Recently the U.S. Department of Labor issued a memorandum notifying the public and interested parties that the Qualifying Payment Amount (“QPA”) “presumption” has been invalidated as the result of a Federal Texas Court’s decision in a complaint filed by Texas Medical Association (“TMA”) et. al., against U.S. Departments of Health and Human Services HHS and other government agents and agencies.
The Court agreed with the TMA that the No Surprises Act Interim Final Rule: Requirements Related to Surprise Billing; Part II (“Rule) put forth by HHS was not consistent with Congressional intent and therefore eliminated the QPA portion of the Independent Dispute Resolution (“IDR”) process rule. According to the memorandum, the “Departments are reviewing the Court’s decisions and considering next steps,” to comply with the Court order.
HHS Withdraws No Surprises Act QPA Guidance
The memorandum, in part, aims to reassure patients that the Court’s order will not affect the ban on surprise billing, which went into effect January 1, 2022, as healthcare plans renew. Additionally, HHS agreed to withdraw guidance documents regarding the invalidated QPA portion of the Rule and vows to repost once the documents have been properly updated, favorable news for providers. It is uncertain whether the Departments will appeal the Texas Court’s decision, opt to simply update the Rule, or do both.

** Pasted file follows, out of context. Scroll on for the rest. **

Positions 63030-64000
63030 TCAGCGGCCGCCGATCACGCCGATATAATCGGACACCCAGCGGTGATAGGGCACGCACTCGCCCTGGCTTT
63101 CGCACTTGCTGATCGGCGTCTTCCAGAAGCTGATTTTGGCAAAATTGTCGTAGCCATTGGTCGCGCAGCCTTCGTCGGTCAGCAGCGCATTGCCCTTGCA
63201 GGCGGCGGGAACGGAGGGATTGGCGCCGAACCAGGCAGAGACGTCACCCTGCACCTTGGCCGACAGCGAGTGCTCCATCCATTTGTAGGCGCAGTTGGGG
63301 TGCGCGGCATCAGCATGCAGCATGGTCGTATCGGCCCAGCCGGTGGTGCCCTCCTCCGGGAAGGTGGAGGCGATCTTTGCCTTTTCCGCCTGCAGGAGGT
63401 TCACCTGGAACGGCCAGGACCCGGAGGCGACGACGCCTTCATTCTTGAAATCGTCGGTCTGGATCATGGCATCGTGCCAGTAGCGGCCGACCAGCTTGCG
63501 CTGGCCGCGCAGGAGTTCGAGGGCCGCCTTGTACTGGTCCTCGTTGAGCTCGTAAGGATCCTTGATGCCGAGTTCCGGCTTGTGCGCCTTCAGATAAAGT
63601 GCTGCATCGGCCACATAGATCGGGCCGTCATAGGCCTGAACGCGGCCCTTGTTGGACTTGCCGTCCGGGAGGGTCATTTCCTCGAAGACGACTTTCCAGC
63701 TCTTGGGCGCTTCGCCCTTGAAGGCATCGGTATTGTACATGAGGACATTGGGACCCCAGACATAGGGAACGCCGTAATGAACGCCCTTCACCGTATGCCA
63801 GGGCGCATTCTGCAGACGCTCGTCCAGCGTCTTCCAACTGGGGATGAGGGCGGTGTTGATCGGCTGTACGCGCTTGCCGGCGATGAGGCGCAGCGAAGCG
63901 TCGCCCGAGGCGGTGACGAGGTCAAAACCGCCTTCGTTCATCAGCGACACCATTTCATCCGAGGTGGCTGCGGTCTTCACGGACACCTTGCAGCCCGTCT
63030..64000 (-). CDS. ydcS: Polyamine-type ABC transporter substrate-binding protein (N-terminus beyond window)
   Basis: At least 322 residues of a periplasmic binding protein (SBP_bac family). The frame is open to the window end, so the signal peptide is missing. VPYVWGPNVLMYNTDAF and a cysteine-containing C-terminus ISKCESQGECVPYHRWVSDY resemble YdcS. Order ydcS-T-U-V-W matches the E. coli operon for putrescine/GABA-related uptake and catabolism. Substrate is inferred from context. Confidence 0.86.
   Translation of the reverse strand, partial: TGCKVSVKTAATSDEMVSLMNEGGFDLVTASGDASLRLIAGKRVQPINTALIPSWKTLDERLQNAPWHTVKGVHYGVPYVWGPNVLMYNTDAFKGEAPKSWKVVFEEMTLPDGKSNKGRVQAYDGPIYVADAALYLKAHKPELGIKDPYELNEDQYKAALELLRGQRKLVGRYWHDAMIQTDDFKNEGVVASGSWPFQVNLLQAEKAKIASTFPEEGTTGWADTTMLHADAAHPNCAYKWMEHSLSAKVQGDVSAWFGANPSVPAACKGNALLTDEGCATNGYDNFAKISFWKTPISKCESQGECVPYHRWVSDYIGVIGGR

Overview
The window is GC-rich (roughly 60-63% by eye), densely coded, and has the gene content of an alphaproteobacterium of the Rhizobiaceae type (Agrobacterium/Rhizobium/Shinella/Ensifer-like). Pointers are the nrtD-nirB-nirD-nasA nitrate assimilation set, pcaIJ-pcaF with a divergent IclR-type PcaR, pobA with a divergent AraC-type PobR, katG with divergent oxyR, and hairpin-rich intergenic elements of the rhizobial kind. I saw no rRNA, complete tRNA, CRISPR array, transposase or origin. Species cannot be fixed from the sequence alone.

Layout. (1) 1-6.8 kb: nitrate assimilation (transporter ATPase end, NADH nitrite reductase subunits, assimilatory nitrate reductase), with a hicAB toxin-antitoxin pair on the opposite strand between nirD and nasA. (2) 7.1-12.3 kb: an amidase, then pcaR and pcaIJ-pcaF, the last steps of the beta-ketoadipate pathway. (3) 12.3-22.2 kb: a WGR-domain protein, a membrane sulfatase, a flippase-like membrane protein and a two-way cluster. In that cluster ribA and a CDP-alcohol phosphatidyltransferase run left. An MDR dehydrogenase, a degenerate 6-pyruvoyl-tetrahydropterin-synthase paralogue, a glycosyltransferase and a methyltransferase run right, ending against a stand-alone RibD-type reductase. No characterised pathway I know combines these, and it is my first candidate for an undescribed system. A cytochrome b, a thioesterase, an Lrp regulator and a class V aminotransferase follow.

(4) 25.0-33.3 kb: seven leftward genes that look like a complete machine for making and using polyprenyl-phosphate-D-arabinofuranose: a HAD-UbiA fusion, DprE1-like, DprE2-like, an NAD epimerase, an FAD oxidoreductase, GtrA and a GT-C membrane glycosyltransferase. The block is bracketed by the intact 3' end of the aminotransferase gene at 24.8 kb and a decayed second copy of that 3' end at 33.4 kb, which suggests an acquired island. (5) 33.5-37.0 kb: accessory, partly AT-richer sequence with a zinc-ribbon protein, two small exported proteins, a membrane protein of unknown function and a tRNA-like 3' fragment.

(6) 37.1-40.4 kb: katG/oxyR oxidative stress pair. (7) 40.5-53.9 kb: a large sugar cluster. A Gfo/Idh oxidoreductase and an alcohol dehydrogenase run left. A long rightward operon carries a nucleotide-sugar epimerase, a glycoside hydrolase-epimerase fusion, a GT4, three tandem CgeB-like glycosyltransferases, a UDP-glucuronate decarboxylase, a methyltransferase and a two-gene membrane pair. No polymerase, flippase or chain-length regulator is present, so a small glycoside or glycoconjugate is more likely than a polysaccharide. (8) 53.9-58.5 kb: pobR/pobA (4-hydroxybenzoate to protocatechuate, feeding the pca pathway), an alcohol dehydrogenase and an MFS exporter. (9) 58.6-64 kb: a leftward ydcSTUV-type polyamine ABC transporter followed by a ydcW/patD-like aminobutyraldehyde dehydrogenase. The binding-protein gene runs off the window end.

Factors to Be Considered in IDR
Reportedly, HHS has 60 days to file an appeal, noting arbitrators would not be able to apply the presumptive QPA during the appeal process, which presumably could take 2-3 years. In the event, the Departments decide to rewrite the QPA portion of the Rule to eliminate the QPA “presumption” and provide guidelines that instruct arbitrators to consider all of following factors stipulated in the statute when rendering a payment decision:
- The QPA
- Providers’ level of training, experience, and quality outcome measurements
- Market share
- Patient acuity or complexity of furnishing the item or service
- Teaching status, case mix, and scope of services of a facility
- Good faith efforts (or lack thereof) to enter into a network agreement (and contracted rates, if applicable)
It is not inconceivable that the Departments could revise the Rule with an alternate approach that may in effect dilute the importance of the factors other than the QPA.
New IDR Guidance Expected
In the meantime, lawsuits in multiple jurisdictions also filed by providers and other medical associations have challenged HHS the implementation of the IDR process and the constitutionality of the Rule is pending. Most recently, Judge Leon, who is handling a complaint filed by the American Medical Association and the Association of Air Medical Services, et. al. against HHS, was quoted as saying, “you want me to pump out a 60 or 70 page ruling when there’s a [Biden administration] rule coming out in May?” This could mean the Judge is not going to rule before May and it seems to indicate that HHS is working on a rewrite. We will continue to monitor the next steps in the rulemaking process.